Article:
It’s hard to find people sympathetic to the plight of North Korea. One of the few remaining communist countries on earth, North Korea has few friends and plenty of suspicious neighbors who see to it that through international sanctions and tough diplomacy the rogue nuclear state doesn’t upset the balance of power in Asia.
However, the people of North Korea have little control over the decisions their government makes and for this reason Hee Dal Park, a resident of San Leandro just outside San Francisco, has made it his mission to donate as many wheelchairs to North Korea as possible.
In 2007 Park launched a non-profit organization called Jageun Nanum which loosely translates to “every little bit counts”. Having visited North Korea on several occasions Park was struck by the lack of available care for people with disabilities. While people in the capital of Pyongyang seemed to have access to decent medical facilities, those in the suburbs and rural areas of the county fared much worse. “I visited hospitals in Chongjin and Nasun, in northern Hamkyung province, last year. A four-story hospital there had no elevators and patients had to rely on the staircase”, Park told Oakland Local. Park witnessed patients carrying each other up and down the stairs and that was enough for him to start collecting and donating wheelchairs to North Korea. Since 2007 Park has shipped over 1,400 wheelchairs across Asia with most going to North Korea.
“Regardless of nationality, ethnic background, religion or ideology, I want to offer my help as best I can”, Park said. According to the CIA World Factbook roughly half the North Korean population lives in extreme poverty and a third of North Korean children go hungry every day. While many blame the erratic behavior of North Korea’s leaders for the misery that pervades the country, people like Park ignore the politics and focus on the mission of helping those in need.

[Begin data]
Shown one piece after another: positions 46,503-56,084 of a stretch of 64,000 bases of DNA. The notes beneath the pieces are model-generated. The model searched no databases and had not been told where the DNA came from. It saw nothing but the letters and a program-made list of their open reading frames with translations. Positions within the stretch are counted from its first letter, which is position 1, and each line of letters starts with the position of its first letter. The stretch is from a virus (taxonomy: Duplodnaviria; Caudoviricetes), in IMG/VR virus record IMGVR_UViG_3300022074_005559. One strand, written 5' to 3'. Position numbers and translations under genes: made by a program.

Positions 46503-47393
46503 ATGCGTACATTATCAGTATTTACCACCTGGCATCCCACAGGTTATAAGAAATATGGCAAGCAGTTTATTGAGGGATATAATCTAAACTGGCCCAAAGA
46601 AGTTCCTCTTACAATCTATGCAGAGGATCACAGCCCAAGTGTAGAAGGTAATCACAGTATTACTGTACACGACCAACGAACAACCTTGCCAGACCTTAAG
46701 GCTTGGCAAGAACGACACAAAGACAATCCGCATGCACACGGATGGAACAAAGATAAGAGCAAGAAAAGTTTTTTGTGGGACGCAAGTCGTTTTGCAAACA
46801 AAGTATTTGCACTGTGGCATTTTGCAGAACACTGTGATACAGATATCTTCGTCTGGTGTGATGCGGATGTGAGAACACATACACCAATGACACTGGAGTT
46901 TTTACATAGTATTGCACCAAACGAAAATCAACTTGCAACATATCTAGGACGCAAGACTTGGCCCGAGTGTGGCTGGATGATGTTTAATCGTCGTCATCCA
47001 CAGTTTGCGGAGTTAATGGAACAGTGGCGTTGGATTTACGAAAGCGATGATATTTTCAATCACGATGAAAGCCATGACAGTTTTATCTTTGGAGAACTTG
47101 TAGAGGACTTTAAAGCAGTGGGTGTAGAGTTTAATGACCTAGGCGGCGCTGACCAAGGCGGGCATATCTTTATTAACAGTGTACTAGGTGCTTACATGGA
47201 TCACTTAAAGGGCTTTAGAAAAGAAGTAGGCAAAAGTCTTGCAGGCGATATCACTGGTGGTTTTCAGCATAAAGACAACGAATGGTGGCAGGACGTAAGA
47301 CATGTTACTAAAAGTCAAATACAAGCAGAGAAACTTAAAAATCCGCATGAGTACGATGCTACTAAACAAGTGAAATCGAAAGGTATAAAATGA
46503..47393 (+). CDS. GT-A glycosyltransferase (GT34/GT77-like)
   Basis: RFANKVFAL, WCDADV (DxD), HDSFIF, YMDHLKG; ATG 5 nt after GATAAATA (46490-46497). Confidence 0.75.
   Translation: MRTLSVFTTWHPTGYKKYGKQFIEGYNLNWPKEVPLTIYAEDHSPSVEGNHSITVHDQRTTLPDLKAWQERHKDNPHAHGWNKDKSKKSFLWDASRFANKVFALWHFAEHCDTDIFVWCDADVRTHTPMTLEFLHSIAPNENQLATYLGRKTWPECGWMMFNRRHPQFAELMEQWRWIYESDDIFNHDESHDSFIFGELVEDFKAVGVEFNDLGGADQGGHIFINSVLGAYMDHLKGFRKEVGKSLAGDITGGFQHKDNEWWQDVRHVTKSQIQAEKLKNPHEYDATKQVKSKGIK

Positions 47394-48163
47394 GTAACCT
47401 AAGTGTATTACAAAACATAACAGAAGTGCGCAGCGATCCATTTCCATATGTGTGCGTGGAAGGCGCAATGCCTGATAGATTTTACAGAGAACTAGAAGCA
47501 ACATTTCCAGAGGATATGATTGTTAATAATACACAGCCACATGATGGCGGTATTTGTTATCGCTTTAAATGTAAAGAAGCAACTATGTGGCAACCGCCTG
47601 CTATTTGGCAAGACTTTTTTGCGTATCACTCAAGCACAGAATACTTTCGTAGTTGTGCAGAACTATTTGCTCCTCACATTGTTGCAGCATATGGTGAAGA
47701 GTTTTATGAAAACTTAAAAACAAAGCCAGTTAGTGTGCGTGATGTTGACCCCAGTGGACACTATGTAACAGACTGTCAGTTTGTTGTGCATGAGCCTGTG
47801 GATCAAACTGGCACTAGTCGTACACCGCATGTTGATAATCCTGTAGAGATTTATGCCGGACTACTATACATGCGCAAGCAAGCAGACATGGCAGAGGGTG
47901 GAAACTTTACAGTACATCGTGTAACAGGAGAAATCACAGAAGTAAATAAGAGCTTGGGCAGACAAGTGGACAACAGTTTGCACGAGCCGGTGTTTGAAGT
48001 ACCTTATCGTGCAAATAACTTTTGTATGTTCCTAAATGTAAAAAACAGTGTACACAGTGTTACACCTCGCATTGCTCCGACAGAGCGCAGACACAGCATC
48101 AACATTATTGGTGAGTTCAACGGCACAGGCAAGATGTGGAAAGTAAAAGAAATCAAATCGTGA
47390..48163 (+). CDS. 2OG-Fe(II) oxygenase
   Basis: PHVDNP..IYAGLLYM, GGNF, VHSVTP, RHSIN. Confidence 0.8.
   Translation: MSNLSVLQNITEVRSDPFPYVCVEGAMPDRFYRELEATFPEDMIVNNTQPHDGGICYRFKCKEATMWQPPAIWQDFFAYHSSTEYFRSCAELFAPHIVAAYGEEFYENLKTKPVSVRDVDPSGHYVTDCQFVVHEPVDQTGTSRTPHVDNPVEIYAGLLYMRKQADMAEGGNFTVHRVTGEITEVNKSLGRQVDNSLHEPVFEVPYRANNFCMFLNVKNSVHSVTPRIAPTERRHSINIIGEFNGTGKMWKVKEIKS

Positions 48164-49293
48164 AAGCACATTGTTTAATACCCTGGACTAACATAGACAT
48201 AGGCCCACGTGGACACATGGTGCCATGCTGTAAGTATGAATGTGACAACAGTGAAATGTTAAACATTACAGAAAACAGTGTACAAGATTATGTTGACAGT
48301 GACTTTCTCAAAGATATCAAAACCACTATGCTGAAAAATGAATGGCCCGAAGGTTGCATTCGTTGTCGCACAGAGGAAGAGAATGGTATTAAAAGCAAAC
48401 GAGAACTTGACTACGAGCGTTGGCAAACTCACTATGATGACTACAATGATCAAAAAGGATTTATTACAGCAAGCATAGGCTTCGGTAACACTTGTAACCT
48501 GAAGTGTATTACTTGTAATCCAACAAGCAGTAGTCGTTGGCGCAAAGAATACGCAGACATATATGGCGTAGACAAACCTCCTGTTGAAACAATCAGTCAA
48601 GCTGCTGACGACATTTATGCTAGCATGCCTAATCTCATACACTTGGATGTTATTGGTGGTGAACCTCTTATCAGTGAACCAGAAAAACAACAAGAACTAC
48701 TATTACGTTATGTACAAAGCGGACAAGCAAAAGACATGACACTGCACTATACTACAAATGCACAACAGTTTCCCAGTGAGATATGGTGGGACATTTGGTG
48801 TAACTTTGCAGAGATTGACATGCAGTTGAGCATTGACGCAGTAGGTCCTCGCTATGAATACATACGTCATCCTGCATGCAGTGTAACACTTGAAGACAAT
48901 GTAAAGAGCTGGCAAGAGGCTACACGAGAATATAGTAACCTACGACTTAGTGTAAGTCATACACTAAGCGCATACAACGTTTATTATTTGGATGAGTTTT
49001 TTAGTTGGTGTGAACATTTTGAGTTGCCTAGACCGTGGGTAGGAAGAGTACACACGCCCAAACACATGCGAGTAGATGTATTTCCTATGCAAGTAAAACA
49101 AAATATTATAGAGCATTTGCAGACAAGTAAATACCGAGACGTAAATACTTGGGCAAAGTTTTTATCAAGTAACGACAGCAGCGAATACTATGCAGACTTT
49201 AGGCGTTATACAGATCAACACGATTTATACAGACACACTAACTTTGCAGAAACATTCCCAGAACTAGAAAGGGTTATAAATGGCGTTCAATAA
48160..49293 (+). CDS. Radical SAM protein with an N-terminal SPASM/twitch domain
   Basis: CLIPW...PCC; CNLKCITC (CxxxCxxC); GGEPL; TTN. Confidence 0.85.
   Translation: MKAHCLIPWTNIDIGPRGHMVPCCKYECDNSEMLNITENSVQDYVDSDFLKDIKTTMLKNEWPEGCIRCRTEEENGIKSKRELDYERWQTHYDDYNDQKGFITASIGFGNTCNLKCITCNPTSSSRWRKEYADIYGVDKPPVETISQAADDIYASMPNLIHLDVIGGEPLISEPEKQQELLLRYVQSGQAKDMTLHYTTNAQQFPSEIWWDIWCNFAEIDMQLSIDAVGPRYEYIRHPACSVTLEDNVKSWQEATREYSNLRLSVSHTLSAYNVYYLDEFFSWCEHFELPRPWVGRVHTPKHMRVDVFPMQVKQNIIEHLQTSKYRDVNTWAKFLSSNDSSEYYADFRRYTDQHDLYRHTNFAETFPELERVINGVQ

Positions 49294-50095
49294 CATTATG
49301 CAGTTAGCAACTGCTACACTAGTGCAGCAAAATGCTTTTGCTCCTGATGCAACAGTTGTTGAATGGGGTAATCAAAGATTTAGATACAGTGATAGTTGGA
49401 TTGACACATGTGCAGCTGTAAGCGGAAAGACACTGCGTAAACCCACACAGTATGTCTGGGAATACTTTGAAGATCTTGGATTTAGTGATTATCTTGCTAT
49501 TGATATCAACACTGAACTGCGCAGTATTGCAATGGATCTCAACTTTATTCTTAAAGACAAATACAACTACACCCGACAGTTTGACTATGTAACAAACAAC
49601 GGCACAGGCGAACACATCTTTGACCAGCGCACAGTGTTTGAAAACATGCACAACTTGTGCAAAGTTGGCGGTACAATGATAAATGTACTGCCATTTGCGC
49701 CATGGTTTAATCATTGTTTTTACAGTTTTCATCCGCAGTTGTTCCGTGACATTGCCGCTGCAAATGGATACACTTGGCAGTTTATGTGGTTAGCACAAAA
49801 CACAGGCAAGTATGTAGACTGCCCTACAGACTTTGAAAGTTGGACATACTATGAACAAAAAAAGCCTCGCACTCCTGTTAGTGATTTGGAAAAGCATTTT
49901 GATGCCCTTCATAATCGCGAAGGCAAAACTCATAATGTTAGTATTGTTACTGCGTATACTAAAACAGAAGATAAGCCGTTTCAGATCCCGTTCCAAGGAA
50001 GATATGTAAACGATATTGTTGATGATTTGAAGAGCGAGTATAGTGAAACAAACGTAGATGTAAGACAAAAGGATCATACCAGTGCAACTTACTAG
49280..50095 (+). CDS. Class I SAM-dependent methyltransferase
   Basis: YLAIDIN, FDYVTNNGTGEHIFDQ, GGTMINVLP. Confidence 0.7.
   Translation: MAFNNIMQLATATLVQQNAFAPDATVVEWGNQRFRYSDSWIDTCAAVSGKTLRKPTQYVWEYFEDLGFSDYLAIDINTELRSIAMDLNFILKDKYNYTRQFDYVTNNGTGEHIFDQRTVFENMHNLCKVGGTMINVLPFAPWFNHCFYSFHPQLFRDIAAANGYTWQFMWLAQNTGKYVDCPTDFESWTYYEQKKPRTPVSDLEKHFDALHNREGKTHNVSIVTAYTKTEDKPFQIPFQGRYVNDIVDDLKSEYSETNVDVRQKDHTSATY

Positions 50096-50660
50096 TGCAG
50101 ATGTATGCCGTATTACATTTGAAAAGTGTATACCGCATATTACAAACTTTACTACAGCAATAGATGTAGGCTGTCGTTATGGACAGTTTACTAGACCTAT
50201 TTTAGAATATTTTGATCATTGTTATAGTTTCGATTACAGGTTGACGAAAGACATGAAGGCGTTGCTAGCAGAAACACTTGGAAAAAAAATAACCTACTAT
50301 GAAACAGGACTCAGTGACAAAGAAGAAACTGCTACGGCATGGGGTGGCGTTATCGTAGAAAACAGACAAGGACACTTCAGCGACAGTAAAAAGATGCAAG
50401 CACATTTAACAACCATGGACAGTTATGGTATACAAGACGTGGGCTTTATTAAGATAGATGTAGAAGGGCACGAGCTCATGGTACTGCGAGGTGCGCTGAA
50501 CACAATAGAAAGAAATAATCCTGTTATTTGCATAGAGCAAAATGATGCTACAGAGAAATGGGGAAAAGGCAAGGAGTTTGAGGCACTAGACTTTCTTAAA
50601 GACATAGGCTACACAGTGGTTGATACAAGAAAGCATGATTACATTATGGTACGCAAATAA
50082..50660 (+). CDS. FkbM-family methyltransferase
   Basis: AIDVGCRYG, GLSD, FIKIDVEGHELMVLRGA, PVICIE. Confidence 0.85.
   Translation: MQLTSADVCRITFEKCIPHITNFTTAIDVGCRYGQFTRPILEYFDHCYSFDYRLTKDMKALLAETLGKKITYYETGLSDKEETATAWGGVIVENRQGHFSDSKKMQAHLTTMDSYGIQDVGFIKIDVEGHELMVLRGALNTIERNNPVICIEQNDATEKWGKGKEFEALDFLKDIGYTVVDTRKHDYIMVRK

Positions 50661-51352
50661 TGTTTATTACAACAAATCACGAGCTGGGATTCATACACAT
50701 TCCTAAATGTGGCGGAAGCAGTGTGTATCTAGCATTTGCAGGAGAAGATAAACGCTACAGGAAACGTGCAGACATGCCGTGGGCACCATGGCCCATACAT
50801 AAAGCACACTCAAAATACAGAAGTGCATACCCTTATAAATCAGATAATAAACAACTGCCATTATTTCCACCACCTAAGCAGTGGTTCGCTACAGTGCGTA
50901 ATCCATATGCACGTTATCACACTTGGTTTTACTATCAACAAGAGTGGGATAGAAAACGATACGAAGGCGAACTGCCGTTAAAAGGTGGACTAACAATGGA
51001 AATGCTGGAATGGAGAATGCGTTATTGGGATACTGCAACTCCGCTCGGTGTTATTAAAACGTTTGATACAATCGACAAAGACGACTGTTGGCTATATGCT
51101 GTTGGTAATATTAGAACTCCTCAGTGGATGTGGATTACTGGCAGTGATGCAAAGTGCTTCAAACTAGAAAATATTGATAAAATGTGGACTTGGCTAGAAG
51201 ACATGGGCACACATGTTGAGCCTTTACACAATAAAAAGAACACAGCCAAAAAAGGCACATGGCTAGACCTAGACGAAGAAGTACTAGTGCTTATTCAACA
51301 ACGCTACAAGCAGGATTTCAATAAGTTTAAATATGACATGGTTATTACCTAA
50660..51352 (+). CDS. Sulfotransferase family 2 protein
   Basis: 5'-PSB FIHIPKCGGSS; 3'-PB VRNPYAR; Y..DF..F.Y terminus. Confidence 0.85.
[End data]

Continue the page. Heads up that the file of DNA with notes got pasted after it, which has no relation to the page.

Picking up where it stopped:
Estimates put the number of disabled people in North Korea at roughly 1.8 million, or 7.5% of the population. A United Nations report in 2007 concluded that disabled people in North Korea are routinely rounded up and placed in “special camps” where few are ever heard from again. Still, Park endures with his work and donates his wheelchairs to the Korean Foundation for the Protection of the Disabled. While he can’t verify that the wheelchairs reach the intended recipients; he is optimistic that his help is making a difference. In 2012 North Korea participated in the Summer Paralympics for the first time and has been working with the NGO Handicap International since 1999.
On a personal note, when our daughter worked at AmeriCares, a humanitarian and disaster relief agency, one of the countries she worked with was North Korea. AmeriCares provided medicine to that country having found similar results to those observed by Hee Dal Park. So we salute Mr. Park for his humanitarianism. This is all about human beings – not politics.